Last weekend, walking past the groups of people all clustered around their makeshift tables, had been a stark reminder that I was a foreigner with few connections in Japan. This week, however, Leo's language-exchange partner, Chia, had invited us to join her and her friends at the park. That tenuous connection made all the difference and instead of merely observing everyone picnicking, we had spots on a tarp.

We were a bit late getting to the park and, given the crowds waiting for the ferry where we'd agreed to meet Chia, we were afraid we might not find her. Fortunately, despite the crowds and higher than usual gaijin concentration, Chia didn't seem to have to much trouble finding us. She led us to the spot her friend had staked out earlier that morning and been guarding ever since.

We laid out mats and assembled a low table from a collection of boxes Chia and her friend had brought. Periodically, as more people showed up, more mats and boxes would be produced and the table would be extended to accommodate them. The group next to ours took what they termed a more 'American approach' by bringing a table, camp chairs and even actual glass wine glasses. While I generally liked the makeshift box table approach, after several hours of sitting on the ground, I was quite happy when we annexed a bench that our neighbor group abandoned.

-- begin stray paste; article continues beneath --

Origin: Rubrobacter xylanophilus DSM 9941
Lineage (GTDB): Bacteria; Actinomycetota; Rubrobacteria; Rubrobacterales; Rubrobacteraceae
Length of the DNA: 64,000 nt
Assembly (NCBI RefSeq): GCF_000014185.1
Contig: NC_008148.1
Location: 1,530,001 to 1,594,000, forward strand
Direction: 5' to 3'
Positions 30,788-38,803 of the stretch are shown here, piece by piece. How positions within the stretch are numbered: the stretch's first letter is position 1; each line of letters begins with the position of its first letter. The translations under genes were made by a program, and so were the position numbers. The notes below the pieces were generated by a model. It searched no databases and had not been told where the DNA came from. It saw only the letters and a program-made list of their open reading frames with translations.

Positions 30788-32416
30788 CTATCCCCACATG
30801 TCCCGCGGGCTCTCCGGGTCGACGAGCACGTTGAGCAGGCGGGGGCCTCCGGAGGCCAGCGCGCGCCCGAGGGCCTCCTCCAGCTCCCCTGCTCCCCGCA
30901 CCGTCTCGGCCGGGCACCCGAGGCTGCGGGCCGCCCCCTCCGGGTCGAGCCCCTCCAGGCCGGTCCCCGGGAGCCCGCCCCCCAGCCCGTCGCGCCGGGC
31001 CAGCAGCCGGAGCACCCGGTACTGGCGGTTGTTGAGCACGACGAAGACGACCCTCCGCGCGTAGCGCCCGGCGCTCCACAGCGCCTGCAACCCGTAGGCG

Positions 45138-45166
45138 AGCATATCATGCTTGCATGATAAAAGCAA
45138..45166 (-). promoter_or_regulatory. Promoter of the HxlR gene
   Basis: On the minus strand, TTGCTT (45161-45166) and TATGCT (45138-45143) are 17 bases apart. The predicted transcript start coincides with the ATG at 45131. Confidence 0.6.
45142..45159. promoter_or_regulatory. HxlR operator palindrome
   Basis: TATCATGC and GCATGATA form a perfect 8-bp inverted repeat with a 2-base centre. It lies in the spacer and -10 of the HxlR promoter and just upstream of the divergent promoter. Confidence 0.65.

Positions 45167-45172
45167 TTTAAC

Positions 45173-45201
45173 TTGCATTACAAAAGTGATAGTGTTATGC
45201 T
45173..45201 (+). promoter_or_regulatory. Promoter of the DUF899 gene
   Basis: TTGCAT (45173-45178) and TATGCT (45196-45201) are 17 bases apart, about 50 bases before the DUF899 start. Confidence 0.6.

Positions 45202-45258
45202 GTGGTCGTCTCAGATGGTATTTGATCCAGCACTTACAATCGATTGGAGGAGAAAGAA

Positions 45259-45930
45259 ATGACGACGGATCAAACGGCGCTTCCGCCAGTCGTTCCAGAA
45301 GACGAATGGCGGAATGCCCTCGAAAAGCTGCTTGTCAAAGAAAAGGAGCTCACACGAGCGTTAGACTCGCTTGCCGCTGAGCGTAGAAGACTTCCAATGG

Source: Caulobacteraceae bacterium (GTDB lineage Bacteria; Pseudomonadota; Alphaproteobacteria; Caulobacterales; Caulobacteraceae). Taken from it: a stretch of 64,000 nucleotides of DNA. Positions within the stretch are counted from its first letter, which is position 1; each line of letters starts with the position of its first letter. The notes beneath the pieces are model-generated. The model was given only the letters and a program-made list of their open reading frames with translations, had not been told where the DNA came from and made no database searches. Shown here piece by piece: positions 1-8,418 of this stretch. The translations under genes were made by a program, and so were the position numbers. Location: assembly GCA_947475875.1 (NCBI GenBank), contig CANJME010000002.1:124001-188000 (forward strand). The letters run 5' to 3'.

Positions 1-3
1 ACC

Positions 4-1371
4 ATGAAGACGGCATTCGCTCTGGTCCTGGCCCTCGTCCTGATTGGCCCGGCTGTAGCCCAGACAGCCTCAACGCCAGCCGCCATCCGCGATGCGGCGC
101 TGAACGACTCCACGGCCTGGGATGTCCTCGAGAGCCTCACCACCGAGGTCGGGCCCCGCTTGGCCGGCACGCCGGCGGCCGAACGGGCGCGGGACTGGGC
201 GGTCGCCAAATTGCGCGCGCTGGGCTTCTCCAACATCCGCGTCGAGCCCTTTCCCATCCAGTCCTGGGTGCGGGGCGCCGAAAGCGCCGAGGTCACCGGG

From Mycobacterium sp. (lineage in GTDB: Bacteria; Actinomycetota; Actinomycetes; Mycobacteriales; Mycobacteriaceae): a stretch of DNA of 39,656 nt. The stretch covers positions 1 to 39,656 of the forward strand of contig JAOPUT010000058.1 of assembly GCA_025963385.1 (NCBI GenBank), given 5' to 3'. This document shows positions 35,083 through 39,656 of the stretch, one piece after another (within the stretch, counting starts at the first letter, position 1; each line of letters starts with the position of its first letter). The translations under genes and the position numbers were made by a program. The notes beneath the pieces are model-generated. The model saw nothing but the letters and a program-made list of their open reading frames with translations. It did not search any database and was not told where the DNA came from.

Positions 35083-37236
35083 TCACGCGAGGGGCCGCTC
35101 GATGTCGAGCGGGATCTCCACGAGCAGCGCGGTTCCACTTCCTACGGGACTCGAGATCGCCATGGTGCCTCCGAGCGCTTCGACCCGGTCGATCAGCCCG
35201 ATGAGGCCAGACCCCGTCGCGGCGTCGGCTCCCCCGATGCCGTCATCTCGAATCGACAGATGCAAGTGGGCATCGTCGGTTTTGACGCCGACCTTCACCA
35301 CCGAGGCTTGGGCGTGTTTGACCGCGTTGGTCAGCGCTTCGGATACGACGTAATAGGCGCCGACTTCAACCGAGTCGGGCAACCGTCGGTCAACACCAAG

People came and went freely, often arriving with new batches of food and drink which would be divied up around the table. Not everyone spoke English, but no one seemed to object to the two foreigners hanging out. There was even a point when I'd been talking to a new arrival for a little while before they asked me who I was. I was kind of surprised to realize that I'd become comfortable enough to temporarily forget that I didn't actually know anyone outside of Leo.

So, that was how I spent the afternoon. And now I'm walking into a garish building with a few too many neon signs and hourly rate ads in the window. The lobby is large, spotlessly clean and sparingly furnished. The replica greek statues, marble tiling and cheesy chandelier create an odd aesthetic that clashes horribly with the neon lights that run along the ceiling.

One of the women talks to the bellhop-looking attendant behind the counter. Leo glances at me. I shrug. The place is odd, but by this point curiosity has taken over.

In the elevator. Up to the sixth floor. The hallway is narrow. The rooms are packed closely together. I arrive at room 66.

The room is small. There's a TV in one corner, a phone near the door and a room service menu on the table. When the light is dimmed, a black light comes on that reveals an alien landscape with crumbling roman-esque pillars scattered throughout it painted in fluorescent paint. Nice.